Thousands of Vietnamese Workers On Strike Against Abuse in Taiwan-Funded Enterprises

Thousands of Vietnamese Workers On Strike Against Abuse in Taiwan-Funded Enterprises
Photo Credit:thanhniennews截圖

What you need to know

The conflict between Taiwanese and Chinese managers and local Vietnamese workers has remained unresolved. Last May, the South China Sea sovereignty dispute raised conflict between China and Vietnam, the following anti-Chinese riot in Vietnam then spread to Taiwan-funded enterprises.

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Hongfu Footwear, a Taiwan-funded shoe factory in Vietnam, recently has thousands of Vietnamese workers going on strike in protest of abuse from Chinese managers.

According to Thanhniennews, workers from Factory C of the Hong Fu Vietnam Footwear Co. Ltd. in Thanh Hoa Province gathered in front of the company and said the supervisor, a woman identified only as C, had badly insulted many of them.

She only allowed workers to use the toilet once during a shift for not more than five minutes, and infringement of these rules meant a fine, they said.

“The factory is crowded, and we often have to wait to use the toilet. So many workers are fined almost every day,” one worker said.

“According to company regulations, workers who are fined three times will not get any bonus.”

C often threw workers’ products and insulted them for mistakes, they said.

She even slapped many workers in the face with shoes, they claimed.

Officials from the Thanh Hoa Labour Federation arrived to coordinate talks between the company’s managers and the workers. The Hongfu bosses said later they have suspended C pending an inquiry, and promised to sack her if the workers’ complaints proved to be true. The company also gave the workers a day off Thursday.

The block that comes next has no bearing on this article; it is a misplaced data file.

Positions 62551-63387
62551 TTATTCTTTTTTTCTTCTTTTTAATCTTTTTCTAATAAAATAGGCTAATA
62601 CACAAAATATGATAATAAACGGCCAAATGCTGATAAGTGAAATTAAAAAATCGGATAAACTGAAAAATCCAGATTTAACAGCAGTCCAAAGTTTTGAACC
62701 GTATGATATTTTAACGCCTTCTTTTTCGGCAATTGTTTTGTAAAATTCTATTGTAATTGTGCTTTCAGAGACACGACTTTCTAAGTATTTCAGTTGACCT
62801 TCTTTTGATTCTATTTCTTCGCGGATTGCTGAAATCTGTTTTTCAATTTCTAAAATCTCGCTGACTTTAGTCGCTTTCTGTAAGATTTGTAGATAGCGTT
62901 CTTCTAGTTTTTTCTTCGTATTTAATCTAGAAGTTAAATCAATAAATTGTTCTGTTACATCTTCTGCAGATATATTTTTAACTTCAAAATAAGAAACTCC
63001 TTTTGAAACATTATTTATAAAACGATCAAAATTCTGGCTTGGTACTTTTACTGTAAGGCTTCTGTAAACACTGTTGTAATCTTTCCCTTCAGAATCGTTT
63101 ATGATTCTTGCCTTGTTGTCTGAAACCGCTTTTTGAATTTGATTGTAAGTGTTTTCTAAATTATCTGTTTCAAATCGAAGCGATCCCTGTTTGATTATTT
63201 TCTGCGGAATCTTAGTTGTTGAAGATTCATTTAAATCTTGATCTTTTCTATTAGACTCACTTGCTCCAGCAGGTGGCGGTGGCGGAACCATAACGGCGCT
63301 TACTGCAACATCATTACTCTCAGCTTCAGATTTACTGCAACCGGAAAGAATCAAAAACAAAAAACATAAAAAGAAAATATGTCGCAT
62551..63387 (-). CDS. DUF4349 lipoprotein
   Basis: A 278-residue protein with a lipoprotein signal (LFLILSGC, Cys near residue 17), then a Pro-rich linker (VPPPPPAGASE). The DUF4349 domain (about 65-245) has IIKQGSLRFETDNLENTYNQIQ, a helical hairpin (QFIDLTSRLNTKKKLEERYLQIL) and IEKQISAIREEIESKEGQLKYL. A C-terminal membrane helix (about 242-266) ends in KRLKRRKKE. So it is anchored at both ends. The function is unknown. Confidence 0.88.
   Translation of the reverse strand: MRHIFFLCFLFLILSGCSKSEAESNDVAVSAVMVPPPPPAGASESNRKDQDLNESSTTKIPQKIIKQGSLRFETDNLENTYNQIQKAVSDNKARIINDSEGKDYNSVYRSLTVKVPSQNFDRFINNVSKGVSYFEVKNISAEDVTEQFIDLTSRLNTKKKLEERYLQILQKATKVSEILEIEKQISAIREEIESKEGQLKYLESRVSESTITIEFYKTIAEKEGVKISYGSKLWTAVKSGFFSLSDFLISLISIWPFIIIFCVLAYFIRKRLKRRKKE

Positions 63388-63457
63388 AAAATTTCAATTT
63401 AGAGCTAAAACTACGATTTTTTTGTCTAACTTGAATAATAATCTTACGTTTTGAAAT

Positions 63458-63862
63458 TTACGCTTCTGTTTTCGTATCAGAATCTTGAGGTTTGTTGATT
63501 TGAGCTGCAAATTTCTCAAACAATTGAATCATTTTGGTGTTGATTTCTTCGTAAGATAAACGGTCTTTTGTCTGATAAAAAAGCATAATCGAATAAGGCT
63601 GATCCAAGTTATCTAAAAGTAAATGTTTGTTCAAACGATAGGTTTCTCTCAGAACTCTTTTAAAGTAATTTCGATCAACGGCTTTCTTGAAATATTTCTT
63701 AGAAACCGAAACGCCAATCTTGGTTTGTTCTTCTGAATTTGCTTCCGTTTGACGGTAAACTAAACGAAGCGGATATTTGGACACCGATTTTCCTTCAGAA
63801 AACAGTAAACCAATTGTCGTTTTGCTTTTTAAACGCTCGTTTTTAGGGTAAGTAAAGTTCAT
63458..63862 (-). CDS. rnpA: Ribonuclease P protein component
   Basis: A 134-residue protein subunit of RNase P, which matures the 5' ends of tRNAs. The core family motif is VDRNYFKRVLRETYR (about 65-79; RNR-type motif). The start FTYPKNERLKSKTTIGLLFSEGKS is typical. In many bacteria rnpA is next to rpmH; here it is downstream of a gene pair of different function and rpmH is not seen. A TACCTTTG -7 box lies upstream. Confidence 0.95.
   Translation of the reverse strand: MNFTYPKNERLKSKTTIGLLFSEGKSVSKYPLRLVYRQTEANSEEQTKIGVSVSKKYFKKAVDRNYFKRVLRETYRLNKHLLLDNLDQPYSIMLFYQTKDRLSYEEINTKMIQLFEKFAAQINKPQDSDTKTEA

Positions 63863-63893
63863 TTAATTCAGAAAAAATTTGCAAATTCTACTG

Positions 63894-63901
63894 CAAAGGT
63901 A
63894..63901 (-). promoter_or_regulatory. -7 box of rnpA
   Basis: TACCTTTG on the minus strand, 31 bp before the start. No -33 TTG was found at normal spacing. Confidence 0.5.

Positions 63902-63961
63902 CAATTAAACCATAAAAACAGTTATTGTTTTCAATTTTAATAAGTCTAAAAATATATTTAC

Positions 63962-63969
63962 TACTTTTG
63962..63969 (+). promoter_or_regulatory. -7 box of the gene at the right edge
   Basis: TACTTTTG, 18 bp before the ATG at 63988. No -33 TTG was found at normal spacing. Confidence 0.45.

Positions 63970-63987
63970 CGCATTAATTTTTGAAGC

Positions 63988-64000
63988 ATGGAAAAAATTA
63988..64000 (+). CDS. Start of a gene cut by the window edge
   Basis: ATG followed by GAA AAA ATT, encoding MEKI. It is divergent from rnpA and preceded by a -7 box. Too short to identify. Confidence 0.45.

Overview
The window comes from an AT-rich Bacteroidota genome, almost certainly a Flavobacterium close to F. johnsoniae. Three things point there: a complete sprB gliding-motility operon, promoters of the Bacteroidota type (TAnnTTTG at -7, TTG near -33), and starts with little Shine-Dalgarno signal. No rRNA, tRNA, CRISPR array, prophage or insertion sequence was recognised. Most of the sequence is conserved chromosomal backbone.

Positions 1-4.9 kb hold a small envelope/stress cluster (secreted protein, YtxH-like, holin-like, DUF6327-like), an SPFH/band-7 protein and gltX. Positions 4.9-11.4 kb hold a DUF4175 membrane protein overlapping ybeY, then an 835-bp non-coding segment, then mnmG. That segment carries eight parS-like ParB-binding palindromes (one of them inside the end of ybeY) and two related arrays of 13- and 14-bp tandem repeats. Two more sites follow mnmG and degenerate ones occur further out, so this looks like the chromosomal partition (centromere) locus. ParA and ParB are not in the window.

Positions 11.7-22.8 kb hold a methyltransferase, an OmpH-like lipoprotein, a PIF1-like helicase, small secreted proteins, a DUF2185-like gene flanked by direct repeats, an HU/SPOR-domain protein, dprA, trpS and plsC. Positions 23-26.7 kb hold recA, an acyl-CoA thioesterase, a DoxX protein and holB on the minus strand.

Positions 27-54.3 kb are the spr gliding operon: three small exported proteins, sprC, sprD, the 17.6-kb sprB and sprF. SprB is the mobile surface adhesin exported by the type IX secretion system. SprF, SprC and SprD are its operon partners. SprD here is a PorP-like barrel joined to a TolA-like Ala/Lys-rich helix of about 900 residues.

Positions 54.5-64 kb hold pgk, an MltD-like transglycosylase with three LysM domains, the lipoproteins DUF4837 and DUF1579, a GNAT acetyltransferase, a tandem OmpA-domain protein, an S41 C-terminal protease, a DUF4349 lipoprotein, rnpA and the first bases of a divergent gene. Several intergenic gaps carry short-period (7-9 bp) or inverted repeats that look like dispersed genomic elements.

In one incident in 2011, Hongfu dismissed a Chinese supervisor called A Vuong for gluing a Vietnamese woman group leader’s palms together with industrial glue. The company said later Vuong had been upset at seeing a worker sneakily use glue to fix faulty shoes and took his anger out on the woman, Le Thi Phuong, when she took charge of a shift. The company had to sack him after authorities called for it following a strike.

The conflict between Taiwanese and Chinese managers and local Vietnamese workers has remained unresolved. Last May, the South China Sea sovereignty dispute raised conflict between China and Vietnam, the following anti-Chinese riot in Vietnam then spread to Taiwan-funded enterprises.

Some say the disagreement rose because the Taiwanese bosses have employed a large number of Chinese managers and they have long been in bad relationship with the local workers, causing even more serious anti-Chinese conflicts.

A Chinese businessman reveals, Binh Duong province, the center area of the anti-Chinese riot, has already seen the most serious labor disputes against the managers since 2008 to 2012.

Translated by June
Edited by Olivia Yang

Sources: